An eye opener for returning Samoan

By Ulimasao Fata ,

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TAKE CHANGE WITH CAUTION: Masefau Mose of Tuana’i.

TAKE CHANGE WITH CAUTION: Masefau Mose of Tuana’i. (Photo: Ulimasao Fata)

Coming back from New Zealand to Samoa has been an eye opener for Masefau Mose of Tuana’i.

Since he left with his family in 2012, he said Samoa has undergone a number of changes. There are positive ones. 

But the negative changes, especially with the attitude of young people, is what shocks him.

“The most disturbing one to me I have seen around is the kids not knowing their roles and their place within their families,” he said.

“It has also surprised me about the number of dropouts from schools. You see them lounging on the buses every day, wasting time.”

Masefau said these are sad signs for Samoa. 

And he believes something should be done to change them.

Home and the role of parents are critical if this is to happen.

 “I guess parents nowadays are just busy spoiling their children,” he said.

“Some of them are busy working while forgetting to bond and talk with their children. 

“Another reason is that parents are just careless, they are just doing what they want instead of sharing and talking to their children about how things should be.”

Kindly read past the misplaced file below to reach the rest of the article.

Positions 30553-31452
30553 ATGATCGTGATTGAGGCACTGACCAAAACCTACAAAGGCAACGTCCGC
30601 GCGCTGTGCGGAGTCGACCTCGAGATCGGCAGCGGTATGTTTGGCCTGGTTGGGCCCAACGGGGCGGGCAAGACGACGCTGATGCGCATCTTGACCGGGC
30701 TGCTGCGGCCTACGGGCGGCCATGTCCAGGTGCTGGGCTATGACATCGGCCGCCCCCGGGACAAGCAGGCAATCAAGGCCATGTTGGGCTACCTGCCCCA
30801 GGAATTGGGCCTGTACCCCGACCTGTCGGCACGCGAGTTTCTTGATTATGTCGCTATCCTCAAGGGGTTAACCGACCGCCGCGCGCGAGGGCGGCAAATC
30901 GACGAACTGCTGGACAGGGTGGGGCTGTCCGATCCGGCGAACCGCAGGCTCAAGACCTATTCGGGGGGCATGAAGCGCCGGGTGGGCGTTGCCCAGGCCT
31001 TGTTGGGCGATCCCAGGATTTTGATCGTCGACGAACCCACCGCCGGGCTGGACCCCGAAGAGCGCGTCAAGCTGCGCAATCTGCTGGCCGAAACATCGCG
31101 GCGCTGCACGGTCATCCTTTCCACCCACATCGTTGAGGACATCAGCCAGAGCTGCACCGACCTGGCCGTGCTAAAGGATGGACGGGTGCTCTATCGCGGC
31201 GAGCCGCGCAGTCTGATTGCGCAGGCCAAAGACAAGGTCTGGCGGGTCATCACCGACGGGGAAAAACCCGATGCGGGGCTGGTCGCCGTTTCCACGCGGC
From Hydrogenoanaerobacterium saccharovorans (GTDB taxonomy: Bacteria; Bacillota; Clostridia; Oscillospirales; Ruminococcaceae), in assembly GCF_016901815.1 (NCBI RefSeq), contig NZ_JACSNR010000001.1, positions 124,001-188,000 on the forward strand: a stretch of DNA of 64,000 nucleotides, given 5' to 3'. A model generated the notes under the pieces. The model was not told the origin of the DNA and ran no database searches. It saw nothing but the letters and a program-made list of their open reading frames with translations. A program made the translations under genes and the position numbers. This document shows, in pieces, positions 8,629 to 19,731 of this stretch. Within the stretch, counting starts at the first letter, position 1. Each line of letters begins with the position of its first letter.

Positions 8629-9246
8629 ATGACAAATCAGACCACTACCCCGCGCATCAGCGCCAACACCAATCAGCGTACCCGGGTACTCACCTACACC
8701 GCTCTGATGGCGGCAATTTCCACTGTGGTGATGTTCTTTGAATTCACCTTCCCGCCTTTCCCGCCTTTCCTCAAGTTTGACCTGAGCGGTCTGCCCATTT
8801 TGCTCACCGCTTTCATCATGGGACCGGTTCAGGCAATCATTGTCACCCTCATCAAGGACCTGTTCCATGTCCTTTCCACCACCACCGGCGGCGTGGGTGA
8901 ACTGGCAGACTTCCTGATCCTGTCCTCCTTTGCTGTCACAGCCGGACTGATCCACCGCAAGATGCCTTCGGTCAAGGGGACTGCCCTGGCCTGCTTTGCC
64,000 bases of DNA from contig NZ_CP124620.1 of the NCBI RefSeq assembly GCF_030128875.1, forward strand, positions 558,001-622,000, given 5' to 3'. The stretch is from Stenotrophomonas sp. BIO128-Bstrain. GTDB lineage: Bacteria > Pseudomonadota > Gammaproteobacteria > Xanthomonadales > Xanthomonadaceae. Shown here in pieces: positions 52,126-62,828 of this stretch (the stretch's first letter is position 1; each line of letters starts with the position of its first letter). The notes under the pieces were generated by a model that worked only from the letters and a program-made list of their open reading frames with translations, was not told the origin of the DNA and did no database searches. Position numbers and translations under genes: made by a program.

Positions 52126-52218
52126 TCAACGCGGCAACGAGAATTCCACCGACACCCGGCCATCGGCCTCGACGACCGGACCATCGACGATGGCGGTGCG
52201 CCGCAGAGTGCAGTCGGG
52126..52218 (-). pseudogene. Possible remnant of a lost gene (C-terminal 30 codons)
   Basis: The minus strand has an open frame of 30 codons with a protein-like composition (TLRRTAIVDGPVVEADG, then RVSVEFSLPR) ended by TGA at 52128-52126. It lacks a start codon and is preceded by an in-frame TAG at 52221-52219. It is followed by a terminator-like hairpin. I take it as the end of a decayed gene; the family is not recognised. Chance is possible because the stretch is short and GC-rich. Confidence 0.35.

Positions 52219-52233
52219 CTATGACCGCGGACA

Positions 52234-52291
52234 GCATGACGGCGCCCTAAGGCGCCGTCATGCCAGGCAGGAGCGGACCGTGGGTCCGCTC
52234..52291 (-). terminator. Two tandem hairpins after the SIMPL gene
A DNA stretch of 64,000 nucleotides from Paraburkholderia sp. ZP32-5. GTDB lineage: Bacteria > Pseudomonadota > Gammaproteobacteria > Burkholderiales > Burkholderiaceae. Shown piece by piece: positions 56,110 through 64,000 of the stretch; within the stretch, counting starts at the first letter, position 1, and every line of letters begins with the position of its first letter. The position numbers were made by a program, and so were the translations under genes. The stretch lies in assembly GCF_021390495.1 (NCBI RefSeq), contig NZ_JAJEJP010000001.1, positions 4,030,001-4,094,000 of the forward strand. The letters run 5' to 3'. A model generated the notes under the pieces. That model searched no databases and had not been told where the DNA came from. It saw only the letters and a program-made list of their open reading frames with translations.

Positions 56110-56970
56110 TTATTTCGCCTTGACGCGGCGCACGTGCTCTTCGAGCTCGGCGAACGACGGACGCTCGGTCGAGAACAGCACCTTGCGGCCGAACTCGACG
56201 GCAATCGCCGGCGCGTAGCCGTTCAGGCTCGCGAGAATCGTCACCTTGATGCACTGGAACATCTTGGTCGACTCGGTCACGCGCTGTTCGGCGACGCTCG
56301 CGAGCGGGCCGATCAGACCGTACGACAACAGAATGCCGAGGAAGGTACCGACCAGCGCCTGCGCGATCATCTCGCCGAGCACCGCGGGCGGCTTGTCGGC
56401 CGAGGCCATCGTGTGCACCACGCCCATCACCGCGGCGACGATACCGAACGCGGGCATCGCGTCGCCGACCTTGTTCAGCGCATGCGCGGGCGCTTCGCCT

Masefau said parents should also open their eyes to the impact of the internet and technology on the behaviour of young people.

 “We need to remind them about the Bible,” he said, “send them to Sunday school. That’s the basics and that’s where they need to be.

“Technology nowadays is just taking their time instead of the Bible and school text books.

Masefau added that children nowadays are talking back to their parents.

Some of them have started to question their parents, which he said is very disrespectful.

“There is so much happening with the children nowadays,” he said.

“Some are just disrespecting their own parents and do not appreciate their parents at all.

“So I just want to encourage all the parents out there, teach them about the Bible and the gospel because that’s the best way to shape their lives.

“We have to teach them while they are young so that when they grow up they will not turn from it.”

Masefau concluded that Samoa has to got to be careful about the changes it allows.

“There’s good and bad. The bad ones are the visible ones.”

© Samoa Observer 2016

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